Dorming at a college with a large campus is like living in small city, with hundreds, if not thousands, of new strangers all together in one place, heading to their destinations on foot rather than by car or bus. Ever find yourself constantly looking over your shoulder while walking back to your dorm late at night, maybe after a study session or a party? Fear no more, because UNC Chapel Hill student Nina Barnett seeks to eradicate that awful paranoia with her app Grooop.
Barnett says her motivation for creating the app was due in part to her friend group. “I became interested in this idea, because I saw the need for a fun, safe way to keep track of my friends, and I didn’t want to just sit around waiting for something to get invented,” she says. “I was the ‘mom’ of the friend group, and I wanted an easy, efficient way to make sure every single one of my friends was safe.”
In addition to this, Barnett feared for her own safety on campus several times, but never felt it was appropriate to call the police. “I had moments when I was on [UNC’s] Main Street walking home from studying and I was really worried about my safety, but I never felt like I should call the police… [Grooop] is a way to stay safe with such minimal actions, but I don’t have to go from safe to calling the police.” The app is for Barnett’s peace of mind just as much as it is for her friends.
How The App Works
Grooop is available for download through Apple’s App Store, and requires only a simple sign-up utilizing the user’s name, number and email. After that, the user is given a couple options: to create a “New Zone” and a “New Grooop.” Each zone is an area the user designates as safe. These places can be your home, your dorm, the gym or even the library. The group option allows the user to place all friends they wish to notify of their whereabouts in one place, whether they’re out with the user or not.
From the homepage of the app, the user can update their status to their group, choosing from four options: Alert!, Out & About, I’m Ready and I’m Good. Leaving a safe zone automatically notifies group members that the user is “Out & About.” This enables users to feel safer knowing that at the touch of a button, help is available. The inclusion of the group feature gives a more social vibe to ordinary safety and vigilance, as the app favors a simpler interface compared to other safety apps touted by universities. In case of an emergency, where even unlocking your phone could prove to be too much, Grooop has a widget available from the lock screen. With a quick swipe, users can change their status and alert their friends if they need help.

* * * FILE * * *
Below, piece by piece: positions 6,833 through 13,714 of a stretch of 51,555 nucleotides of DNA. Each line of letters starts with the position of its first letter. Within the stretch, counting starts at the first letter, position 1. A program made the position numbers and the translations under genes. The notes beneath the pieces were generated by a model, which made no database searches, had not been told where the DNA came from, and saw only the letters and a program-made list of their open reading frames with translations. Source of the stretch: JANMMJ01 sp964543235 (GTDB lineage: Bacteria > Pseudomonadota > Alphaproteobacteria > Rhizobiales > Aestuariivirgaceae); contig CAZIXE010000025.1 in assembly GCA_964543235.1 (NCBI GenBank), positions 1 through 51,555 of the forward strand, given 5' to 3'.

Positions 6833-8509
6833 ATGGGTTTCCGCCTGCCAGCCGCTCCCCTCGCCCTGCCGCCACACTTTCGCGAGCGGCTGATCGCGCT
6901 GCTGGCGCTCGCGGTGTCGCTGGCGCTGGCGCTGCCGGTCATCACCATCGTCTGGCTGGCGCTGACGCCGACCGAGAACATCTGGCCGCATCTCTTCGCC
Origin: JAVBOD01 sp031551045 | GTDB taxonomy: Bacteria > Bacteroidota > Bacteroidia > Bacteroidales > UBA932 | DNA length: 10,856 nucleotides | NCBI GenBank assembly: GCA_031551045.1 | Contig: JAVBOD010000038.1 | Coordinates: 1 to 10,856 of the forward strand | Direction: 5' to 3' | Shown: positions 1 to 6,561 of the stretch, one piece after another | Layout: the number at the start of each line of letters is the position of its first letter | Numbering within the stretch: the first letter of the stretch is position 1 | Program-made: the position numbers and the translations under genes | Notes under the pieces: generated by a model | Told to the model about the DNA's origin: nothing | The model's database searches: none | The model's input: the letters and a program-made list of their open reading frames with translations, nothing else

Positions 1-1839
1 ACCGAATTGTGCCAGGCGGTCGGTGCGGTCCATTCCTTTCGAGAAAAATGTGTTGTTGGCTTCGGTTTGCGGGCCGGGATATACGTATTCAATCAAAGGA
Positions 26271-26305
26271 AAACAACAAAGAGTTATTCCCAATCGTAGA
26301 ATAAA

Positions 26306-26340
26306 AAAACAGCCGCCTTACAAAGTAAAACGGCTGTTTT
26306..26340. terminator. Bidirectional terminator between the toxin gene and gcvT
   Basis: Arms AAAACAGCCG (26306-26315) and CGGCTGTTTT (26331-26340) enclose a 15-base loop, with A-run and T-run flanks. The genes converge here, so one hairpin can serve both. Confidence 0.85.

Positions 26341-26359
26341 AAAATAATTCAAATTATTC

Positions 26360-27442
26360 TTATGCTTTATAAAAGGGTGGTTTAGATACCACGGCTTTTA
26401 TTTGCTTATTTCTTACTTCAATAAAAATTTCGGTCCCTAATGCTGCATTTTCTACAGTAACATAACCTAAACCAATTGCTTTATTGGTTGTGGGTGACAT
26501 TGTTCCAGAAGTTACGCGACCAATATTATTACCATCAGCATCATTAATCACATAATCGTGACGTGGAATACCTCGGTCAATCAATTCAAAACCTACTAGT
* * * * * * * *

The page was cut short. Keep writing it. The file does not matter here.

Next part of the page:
Making Safety Fun
In Grooop’s development, Barnett focused heavily on making sure the app would be different from typical safety apps. “So many times college students are told by their parents or loved ones to download a safety app, but no student is ever really excited about it. I wanted this to be different,” she says. In an age of overwhelming smartphone use, college campuses have seen a rise in apps created specifically for safety and security. In a statement from the National Center for Campus Public Safety, a poll shows that in 2015, 86 percent of college students regularly used a smartphone. With this in mind, approaching safety from a technological angle only makes sense. These days, college campuses are moving away from the traditional Blue Light Phones for something that can fit in your pocket.